The experts tell you to sweep the eyes of a menacing person you pass on the street, then go about your business.
By that token, last Friday night Omar Cain did everything wrong.
He left his house in Cedarbrook after 11 and walked to the ATM around the corner on Wadsworth Avenue. His daughter, a first grader, needed money for her school lunch.
On the way back, Cain was heading down Pickering Street when he saw the pack at the end of the block - five guys, most in dark hoodies. He was carrying $180 and his iPod, which was playing one of his own songs, called "Dream Come True." I wrote about him two years ago. He raps about his work as a certified nursing assistant, hard beats with a positive message.
Cain is a colossus - 6-foot-4 and 240 pounds. He grew up in North Philadelphia, in a family big in number and stature. Five times when he was younger, he broke bones in his hands in fights, but he's 37 now, a father, a man of faith.
When he's out at night, Cain likes to leave one earbud out, because he wants to hear what is happening around him. But now he started taking in details from the street - whether any cars were passing, whether there was room to swing if he had to.
Usually Cain doesn't pay his safety any mind in his neighborhood. "Nobody has ever bothered me in the 10 years we've lived up here. I'm not thinking about the worst-case scenario."
As the group drew closer, Cain saw that they were teenagers. He kept his eyes on everyone's hands. His thoughts flashed to a young friend killed eight days before on Roumfort Road, a couple blocks away. Police say Terrell Holcomb, 21, was shot in the back of the head. Cain says his friend was robbed first.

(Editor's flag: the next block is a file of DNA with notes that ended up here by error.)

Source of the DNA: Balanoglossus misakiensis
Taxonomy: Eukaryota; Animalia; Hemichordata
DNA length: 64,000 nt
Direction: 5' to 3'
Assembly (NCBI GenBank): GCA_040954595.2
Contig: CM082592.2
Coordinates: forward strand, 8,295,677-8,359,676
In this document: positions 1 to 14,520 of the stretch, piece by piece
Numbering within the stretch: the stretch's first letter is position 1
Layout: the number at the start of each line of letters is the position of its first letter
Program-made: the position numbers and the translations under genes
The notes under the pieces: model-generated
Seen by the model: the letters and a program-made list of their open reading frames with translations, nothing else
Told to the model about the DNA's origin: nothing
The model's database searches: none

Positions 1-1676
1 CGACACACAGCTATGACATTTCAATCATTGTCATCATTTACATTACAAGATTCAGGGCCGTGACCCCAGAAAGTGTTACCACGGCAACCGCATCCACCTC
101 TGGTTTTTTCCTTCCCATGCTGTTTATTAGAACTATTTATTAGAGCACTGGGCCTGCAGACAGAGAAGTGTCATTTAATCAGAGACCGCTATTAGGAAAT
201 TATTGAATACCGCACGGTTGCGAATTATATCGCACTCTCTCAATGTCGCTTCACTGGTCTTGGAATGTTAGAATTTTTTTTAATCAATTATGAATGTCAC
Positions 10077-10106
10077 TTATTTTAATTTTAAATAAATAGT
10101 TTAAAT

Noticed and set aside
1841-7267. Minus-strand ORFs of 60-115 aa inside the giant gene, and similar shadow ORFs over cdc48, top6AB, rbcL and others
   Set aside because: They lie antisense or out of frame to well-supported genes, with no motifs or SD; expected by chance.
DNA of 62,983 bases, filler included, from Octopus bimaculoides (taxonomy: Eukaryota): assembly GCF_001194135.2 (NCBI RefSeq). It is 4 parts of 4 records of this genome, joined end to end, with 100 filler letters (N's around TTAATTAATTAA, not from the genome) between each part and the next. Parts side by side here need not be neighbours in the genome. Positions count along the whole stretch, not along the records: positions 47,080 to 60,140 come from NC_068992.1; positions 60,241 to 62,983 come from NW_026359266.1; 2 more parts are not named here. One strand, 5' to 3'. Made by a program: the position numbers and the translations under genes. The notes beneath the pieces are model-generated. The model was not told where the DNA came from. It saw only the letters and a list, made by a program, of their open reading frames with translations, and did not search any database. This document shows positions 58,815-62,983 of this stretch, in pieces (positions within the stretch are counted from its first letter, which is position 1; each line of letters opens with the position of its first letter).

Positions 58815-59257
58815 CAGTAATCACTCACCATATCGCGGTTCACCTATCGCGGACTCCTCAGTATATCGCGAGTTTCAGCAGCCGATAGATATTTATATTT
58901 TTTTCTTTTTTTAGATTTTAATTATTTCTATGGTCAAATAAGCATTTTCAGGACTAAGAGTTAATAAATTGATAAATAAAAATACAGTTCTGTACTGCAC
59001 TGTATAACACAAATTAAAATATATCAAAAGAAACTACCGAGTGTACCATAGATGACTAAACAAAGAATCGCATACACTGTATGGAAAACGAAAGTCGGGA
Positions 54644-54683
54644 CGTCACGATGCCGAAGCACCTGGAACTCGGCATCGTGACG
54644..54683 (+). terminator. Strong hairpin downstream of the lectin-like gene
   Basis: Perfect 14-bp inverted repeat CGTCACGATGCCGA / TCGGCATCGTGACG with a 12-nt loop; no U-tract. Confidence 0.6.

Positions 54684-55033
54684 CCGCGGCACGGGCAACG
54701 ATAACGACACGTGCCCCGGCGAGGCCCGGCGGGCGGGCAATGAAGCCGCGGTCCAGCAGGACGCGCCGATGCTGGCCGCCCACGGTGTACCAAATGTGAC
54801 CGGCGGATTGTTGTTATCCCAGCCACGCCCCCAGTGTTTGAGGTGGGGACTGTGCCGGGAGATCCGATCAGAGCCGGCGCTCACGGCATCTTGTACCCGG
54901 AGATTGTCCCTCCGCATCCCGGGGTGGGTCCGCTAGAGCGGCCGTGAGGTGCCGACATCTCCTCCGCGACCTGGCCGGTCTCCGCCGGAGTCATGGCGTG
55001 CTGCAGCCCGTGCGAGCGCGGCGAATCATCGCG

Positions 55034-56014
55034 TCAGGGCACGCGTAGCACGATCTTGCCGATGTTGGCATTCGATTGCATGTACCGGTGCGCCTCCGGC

"Oh hell," one teen with braids said to Cain. "What are you looking at?"
Cain kept moving, halfway through the group, then turned on his heels and faced the one who'd called him out.
"Youngster," he remembers saying, "the only way I'm looking at you is because you're looking at me."
The young man didn't like that answer. He reminded Cain that he was outnumbered. They could take whatever they wanted, leave him begging.
Cain held his ground. "You do what you got to do," he said. "But know that I'm going to get my hands on one of you, and the one I get a hold of, may God have mercy on your soul, because I'm not going by myself."
The leader sized up this hulk of a man with the deep, booming voice. "I see we have a tough guy here."
Later, Cain had misgivings about what he said next, but at the time he couldn't get thoughts of his wife, his daughter, and his son out of his head.
"I'm not a tough guy," he replied. "I'm something you probably don't have. I'm a full-time parent."
The words hung out there. One of the boys asked, "How do you know?" and called Cain a crazy old head.
The ringleader snapped, "You don't know nothing about me. I tell you what, suppose I shoot you now?"
Cain saw the gun.
He doesn't think he showed any fear, although he was trembling inside. He thought of his own father's advice, about how some times you can talk faster than people can think. He thought again of his family inside the house.
Cain tried laying one more lesson on the youths. "You don't want a moment of anger to take away the rest of your life," he said as he backed up slightly. "You kill me, somehow you're going to get caught."
"Just shoot him," someone yelled twice. So Cain pushed his luck. He challenged the ringleader to a fight, one on one.
He kept talking, about the old days, when you fought your best friend on the street, then shook hands and played ball together the next day.
One of the teens noticed Cain's eyes, and said he didn't like what he saw in them. Something formidable no one wanted to stir. They walked away.
Omar Cain sat outside his house for 20 minutes catching his breath. He told his wife what had happened, how he wasn't sure what had made the boys flinch.
Maybe they'd never met a real man before.
Contact columnist Daniel Rubin at 215-854-5917, firstname.lastname@example.org
or @danielrubin on Twitter. Read his blog at philly.com/blinq.